Europe, for all its diversity, can be remarkably provincial.
Ponder that for a moment.
Italian culture certainly isn’t diverse now. It subsists on an all-white, all-native, monoethnic diet of Italian game shows, Italian television mini-series, Italian advertisements on cable stations for improbable vibrating contraptions that promise to jiggle fat away, and Italian pop music. Even Roman schoolchildren no longer stray far from a spaghetti-with-ragú diet now that an intercultural city program to serve one international-themed lunch a month has been abandoned by the new center-right government, heeding some Italian mothers, who doubted the nutritional value of falafel and curry.Italian children in Italy eat Italian food? The horror, the horror ...
And isn't it about time they tore down the Florence Cathedral and put up a Frank Gehry building made out of sheet metal? How come there's not a Hello Kitty logo anywhere on Michelangelo's "David"? Shouldn't La Scala dump Verdi and stage a tribute to the Spice Girls?
All across Europe attitudes are stiffening toward immigration, nowhere more so than here. …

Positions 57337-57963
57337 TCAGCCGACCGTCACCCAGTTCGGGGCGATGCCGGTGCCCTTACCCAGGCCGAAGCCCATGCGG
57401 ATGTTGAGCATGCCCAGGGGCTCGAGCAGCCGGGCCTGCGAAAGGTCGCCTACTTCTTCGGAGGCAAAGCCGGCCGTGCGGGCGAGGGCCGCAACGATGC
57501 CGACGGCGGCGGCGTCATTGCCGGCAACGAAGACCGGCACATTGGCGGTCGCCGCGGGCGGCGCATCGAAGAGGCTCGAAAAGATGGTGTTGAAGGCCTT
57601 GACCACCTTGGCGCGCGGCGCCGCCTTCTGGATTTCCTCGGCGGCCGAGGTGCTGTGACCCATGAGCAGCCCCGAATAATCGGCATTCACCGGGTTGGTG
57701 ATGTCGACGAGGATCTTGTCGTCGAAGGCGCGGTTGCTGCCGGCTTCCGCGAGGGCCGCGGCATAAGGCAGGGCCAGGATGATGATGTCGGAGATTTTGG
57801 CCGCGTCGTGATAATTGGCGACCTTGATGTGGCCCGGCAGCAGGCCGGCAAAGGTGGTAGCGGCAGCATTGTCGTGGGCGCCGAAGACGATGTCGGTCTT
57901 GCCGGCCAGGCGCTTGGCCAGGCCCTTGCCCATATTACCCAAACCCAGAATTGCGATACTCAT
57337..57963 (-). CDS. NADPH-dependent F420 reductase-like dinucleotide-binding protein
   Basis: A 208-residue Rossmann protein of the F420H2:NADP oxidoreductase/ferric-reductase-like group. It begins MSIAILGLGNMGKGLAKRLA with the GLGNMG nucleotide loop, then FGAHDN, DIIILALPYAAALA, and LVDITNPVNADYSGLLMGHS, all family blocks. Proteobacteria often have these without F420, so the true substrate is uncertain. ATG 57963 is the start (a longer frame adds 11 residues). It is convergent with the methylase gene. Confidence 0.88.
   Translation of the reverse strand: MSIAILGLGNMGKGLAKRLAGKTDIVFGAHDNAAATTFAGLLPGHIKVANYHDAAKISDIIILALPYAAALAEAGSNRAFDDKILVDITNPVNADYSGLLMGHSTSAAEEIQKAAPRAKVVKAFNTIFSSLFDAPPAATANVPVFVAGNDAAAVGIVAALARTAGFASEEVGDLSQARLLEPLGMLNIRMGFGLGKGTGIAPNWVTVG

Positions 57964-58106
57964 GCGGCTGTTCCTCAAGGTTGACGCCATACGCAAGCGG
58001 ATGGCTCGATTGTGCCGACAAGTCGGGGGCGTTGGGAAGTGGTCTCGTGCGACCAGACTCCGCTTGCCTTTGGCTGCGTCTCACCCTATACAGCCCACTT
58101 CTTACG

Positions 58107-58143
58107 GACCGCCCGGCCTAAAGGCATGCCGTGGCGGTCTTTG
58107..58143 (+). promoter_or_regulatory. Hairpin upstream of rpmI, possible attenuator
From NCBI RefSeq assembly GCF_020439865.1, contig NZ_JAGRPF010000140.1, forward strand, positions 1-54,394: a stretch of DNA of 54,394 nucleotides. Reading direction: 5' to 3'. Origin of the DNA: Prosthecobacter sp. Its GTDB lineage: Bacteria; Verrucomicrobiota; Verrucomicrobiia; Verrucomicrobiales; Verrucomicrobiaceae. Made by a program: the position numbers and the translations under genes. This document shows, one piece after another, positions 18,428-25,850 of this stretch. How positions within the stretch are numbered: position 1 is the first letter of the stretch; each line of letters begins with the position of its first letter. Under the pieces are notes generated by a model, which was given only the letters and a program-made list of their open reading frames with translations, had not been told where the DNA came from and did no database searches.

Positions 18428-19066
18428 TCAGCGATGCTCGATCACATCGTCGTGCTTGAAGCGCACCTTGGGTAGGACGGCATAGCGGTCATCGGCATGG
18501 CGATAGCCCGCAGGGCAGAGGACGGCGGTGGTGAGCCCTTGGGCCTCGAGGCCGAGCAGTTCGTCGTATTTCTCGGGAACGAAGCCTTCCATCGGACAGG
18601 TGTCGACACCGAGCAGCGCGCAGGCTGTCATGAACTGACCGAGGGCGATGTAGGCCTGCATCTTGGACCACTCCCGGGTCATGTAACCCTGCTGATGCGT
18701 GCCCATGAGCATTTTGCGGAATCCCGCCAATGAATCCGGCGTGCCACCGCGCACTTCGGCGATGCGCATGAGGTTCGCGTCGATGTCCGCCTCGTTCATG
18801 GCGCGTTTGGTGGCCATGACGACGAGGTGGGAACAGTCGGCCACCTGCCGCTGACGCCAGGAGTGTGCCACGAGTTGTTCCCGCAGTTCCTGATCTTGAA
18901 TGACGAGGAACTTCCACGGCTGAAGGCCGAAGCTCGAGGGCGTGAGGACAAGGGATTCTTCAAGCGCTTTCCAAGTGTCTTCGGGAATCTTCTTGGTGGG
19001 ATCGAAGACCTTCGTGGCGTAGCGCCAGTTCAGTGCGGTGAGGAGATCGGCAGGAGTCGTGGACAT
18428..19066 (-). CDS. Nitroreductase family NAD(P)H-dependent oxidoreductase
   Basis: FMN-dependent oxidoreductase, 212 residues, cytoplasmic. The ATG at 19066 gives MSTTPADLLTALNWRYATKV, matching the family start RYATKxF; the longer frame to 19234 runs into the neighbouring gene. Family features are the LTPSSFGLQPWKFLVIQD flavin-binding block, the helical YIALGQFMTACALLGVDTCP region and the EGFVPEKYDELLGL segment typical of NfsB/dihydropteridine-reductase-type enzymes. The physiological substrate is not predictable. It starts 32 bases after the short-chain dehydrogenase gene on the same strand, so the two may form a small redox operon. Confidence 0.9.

Rome, an ancient magnet for foreigners, is naturally more integrated than most Italian cities and, unlike most of the country, it has taken at least a few steps in recent years to come to terms with its multicultural reality, among them instituting a public library program to reach immigrants and provide Romans with books and lectures about foreign cultures. The question now is whether such efforts will continue.
“We always thought of ourselves as a monoculture, but immigration is our present and future,” said Franco Pittau, an official of Caritas, a Roman Catholic social service and development association that, among other things, monitors immigration here.
Franca Eckert Coen echoed that remark. An Italian Jew in an overwhelmingly Roman Catholic city who lives in an apartment filled with Jewish art, she was in charge of multicultural policy under the former mayor of Rome, Walter Veltroni. Ms. Coen recalled a year when Chinese celebrated their New Year with dragons around the Day of Epiphany.
“The newspapers said the Chinese were against Christianity,” she said. “So we held a public event on the Campidoglio about Chinese culture and the New Year celebration, and now we have a Chinese parade each year.”
“It was the same with the Sikhs,” she added. “We had a public event after 2001. We also organized tours of the Capitoline Museums for immigrants. Then we asked them to do something. The Poles, for example, had someone play Polish music at the museum.”
“Little things,” she called them. “They can overcome big fears. I saw all these immigrants become a little bit Italian citizens. Culture is crucial to give people here a chance to see that to be foreign is to bring a different ethnic life to the city, that diversity is a positive.”
Do you ever get the impression that Kevin MacDonald has secretly bought a controlling interest in the New York Times and is rewriting its articles to make them prove his theories correct?